Article |

Use of Antiplatelet Agents in Pediatric Hypercoagulable States

William E. Hathaway, MD
Am J Dis Child. 1984;138(3):301-304. doi:10.1001/archpedi.1984.02140410079023.
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• Many diseases in children are associated with thrombotic tendencies either as a complication or as part of the patho-physiologic process. Disorders in which platelet consumption and/or activation occur incude myeloproliferative syndromes, sickle cell disease, cardiac prostheses, arteriovenous shunts, vasculitis, diabetes mellitus, and hemolytic-uremic syndrome and other renal diseases. Platelet involvement can be demonstrated by several indicators, including an increase in platelet release product levels in the plasma (β-thromboglobulin, platelet factor 4, and thromboxane B2). The agents that have the greatest success in thrombotic disorders where platelet involvement is prominent include the prostaglandin pathway cyclo-oxygenase inhibitors aspirin and sulfinpyrazone, as well as dipyridamole. Although indications and dosages for the use of antiplatelet agents in children can be suggested, the treatment of each patient should be individualized in light of current knowledge.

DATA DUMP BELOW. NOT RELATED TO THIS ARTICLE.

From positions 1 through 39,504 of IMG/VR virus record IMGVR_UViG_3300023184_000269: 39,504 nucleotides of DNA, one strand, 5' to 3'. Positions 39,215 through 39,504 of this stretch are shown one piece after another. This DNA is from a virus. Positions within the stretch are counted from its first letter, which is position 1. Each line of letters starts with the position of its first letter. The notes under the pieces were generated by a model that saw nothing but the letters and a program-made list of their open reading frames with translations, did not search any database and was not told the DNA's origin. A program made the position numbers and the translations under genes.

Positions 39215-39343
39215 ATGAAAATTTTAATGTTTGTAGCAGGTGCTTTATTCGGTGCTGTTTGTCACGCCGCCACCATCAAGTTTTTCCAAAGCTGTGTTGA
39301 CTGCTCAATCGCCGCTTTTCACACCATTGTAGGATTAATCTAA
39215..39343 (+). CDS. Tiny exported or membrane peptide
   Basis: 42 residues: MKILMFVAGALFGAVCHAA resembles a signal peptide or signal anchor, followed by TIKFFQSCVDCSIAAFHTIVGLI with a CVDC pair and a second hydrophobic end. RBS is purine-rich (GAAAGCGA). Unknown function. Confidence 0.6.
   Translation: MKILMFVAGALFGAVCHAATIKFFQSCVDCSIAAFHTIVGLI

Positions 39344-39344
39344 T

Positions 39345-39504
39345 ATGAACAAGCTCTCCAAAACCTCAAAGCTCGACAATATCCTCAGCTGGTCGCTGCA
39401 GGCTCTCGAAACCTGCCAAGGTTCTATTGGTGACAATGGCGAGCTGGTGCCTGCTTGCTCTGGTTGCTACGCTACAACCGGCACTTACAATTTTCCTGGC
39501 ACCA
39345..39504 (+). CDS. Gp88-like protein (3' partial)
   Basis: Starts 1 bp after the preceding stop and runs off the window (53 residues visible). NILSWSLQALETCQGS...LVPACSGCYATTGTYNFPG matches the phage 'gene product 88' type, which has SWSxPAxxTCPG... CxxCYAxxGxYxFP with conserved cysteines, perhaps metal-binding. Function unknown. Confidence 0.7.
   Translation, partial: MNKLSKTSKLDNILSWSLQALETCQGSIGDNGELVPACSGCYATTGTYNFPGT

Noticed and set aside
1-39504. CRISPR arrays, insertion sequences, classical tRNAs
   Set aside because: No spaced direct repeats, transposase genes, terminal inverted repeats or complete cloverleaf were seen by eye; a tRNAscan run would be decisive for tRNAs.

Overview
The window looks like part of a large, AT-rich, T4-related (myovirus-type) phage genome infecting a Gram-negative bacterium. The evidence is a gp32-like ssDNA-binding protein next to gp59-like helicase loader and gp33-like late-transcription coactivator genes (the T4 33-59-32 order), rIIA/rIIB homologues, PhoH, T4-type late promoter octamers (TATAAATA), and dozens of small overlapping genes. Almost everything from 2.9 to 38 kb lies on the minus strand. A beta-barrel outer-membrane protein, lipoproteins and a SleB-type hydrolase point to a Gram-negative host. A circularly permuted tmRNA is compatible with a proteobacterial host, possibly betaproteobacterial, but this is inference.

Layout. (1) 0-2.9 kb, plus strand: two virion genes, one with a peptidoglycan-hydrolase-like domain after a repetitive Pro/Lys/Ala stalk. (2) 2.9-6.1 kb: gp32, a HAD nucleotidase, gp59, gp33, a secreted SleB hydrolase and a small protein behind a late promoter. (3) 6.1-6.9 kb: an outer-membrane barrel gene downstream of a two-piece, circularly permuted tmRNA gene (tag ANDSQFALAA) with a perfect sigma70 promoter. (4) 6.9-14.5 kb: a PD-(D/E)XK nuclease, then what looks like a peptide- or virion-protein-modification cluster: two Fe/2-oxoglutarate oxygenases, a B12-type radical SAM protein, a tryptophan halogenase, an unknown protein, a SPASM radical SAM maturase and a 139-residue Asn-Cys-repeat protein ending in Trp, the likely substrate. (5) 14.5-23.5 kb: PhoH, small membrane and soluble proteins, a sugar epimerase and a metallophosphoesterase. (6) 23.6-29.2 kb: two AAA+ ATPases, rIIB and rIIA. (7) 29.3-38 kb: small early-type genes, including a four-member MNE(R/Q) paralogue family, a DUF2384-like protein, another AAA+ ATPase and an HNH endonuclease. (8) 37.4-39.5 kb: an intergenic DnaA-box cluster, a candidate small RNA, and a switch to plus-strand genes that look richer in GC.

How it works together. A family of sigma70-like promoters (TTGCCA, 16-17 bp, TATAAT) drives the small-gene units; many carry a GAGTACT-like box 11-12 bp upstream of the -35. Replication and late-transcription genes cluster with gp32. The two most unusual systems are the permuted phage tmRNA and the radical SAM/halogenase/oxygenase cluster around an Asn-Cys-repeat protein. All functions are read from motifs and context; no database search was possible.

(AJDC 1984;138:301-304)


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